Maintenance, Repair, and Overhaul (MRO) service is defined as a process that involves fixing any sort of mechanical, plumbing, or electrical device should it become out of order or broken. It also includes performing routine actions that keep the device in working order. There are two types of maintenance:
In other words, Maintenance may include such tasks as ensuring compliance with Airworthiness Directives or Service Bulletins.
While military aircraft have their own maintenance schedules, commercial airliners generally adopt the MRO procedures listed in the Table.
India has long been a service-driven economy, the beeline of global companies that are setting up shop in the IT and ITeS domain is crystal clear example of this. The latest addition to this bandwagon is Maintenance, Repair, and Overhaul (MRO) services, especially in the aviation sector, which has received a boost after the announcement by the Defence Ministry that Rafale of France has been short listed for the supply of fighter jets for the Indian Air Force.
The enormous scope which MRO services offers was highlighted at a conference jointly organised by Confederation of Indian Industry (CII) and Centre for Air Power Studies (CAPS). Speaking at the conference Air Marshal J Chandra AVSM VSM, Air Officer Commanding-in-Chief, Maintenance Command, IAF, pointed out that the market size of Indian Aerospace Maintenance, Repair, and Overhaul (MRO) sector would be USD 1.5 billion dollars by 2020. Projects worth Rs 18,000 crore have already been signed and Rs 40,000 crore worth of projects are in the pipeline in the military domain. These procurements have created a lot of opportunities for the industry. These are historic opportunities and are not going to come in probably next two decades, he said.
Coming to the outsourcing part of the MRO story, there are experts who feel that India can develop into a major MRO hub for the global airlines industry just like Singapore has. Mr S Ravinarayanan, the chairman and CEO of Axis Aerospace & Technologies, which specialises in Engineering Services, Avionics, EW & Testing, Manufacturing and Lifecycle Support, in an interview published in The Economic Times recently, points out that the old Paya Labor Airport in Singapore had been turned into a 100% MRO airport run by Singapore Technologies Aerospace Division, and argues that Begumpet Airport in Hyderabad could be converted on similar lines as it used to be a maintenance base for Indian Airlines' A320s and Avros. The project can attract fleet from South Asia and South East Asia, he says.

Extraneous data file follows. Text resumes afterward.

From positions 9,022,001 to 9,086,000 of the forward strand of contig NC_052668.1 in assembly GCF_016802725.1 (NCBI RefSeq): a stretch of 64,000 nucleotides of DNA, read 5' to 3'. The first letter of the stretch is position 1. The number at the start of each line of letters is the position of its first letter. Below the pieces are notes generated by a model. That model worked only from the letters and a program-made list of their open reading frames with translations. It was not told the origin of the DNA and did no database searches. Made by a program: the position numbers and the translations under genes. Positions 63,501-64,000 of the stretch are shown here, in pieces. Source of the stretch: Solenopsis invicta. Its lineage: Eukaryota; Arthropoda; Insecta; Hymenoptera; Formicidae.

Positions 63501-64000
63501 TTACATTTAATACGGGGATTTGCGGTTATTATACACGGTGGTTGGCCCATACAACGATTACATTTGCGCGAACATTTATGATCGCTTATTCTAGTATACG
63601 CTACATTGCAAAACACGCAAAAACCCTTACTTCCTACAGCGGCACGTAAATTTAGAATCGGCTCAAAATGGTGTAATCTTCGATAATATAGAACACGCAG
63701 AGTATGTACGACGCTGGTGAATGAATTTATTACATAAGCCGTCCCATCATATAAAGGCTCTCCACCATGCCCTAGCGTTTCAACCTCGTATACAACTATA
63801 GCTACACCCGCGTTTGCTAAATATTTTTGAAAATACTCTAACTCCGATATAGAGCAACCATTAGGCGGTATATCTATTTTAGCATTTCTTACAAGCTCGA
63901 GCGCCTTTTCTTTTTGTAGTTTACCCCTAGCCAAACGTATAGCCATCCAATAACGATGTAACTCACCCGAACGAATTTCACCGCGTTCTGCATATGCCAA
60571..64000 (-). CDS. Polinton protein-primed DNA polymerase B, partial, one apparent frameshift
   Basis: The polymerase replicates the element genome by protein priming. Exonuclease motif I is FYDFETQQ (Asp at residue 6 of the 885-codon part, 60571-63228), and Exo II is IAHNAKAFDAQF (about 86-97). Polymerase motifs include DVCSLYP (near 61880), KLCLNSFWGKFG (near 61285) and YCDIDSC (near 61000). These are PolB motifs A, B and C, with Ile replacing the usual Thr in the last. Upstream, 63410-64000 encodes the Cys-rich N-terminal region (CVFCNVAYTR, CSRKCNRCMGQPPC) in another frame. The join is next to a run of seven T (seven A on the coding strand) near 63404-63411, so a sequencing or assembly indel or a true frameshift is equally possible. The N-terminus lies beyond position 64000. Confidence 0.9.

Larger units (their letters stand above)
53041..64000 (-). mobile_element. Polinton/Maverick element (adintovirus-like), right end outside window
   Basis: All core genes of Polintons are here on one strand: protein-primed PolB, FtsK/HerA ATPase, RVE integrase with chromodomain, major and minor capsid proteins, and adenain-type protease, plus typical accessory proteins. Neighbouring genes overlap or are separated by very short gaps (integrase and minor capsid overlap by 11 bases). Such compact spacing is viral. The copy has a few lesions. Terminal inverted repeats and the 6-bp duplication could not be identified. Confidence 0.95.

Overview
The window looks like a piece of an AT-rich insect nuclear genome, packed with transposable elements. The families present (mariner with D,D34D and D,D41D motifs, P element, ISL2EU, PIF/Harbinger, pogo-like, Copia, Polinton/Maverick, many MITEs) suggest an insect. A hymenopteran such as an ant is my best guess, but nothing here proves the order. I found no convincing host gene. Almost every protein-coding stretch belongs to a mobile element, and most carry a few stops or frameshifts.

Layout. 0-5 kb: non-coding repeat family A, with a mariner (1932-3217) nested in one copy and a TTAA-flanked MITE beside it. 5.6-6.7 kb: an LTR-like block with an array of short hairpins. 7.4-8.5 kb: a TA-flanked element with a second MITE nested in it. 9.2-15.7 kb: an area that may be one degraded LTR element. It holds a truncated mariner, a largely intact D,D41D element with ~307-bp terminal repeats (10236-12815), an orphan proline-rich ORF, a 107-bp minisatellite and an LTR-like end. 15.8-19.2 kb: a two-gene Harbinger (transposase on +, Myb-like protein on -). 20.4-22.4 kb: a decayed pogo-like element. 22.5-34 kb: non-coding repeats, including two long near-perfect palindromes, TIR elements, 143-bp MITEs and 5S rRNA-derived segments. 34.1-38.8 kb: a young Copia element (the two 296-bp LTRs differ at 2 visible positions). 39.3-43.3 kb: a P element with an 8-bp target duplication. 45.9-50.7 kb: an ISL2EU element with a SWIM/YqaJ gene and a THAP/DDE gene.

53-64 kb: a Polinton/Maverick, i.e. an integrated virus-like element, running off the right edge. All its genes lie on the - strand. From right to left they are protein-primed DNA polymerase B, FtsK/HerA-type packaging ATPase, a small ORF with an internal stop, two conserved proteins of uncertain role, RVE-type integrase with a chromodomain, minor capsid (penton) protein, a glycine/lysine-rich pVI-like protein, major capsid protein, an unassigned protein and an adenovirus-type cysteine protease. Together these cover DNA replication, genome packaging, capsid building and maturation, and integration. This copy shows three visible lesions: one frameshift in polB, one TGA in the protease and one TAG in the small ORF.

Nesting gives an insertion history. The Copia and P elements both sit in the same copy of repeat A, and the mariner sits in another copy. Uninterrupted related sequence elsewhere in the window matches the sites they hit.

What adds interest here is the announcement made by the Union Finance Minister Mr Pranab Mukherjee in the Finance Bill 2012-13. In the Bill, Mr Mukherjee has proposed to provide full customs duty exemption from the current 30% to new, retreaded tyres and testing equipment for aircraft, which will be imported by third-party MRO units.
Seen against this background, the MRO India 2012 show scheduled in Mumbai in September would be of significant interest. MRO India 2012 is the 2nd International Networking Conference & Exhibition on Maintenance, Repair and Overhaul, scheduled from 25th to 27th September 2012 at the Bombay Exhibition Centre, Mumbai. The event is being jointly organised by India's leading aviation publications Indian Aviation and The STAT Trade Times, which focus on the emerging MRO activities in India. The Ministry of Civil Aviation, Government of India, has extended formal support to the event.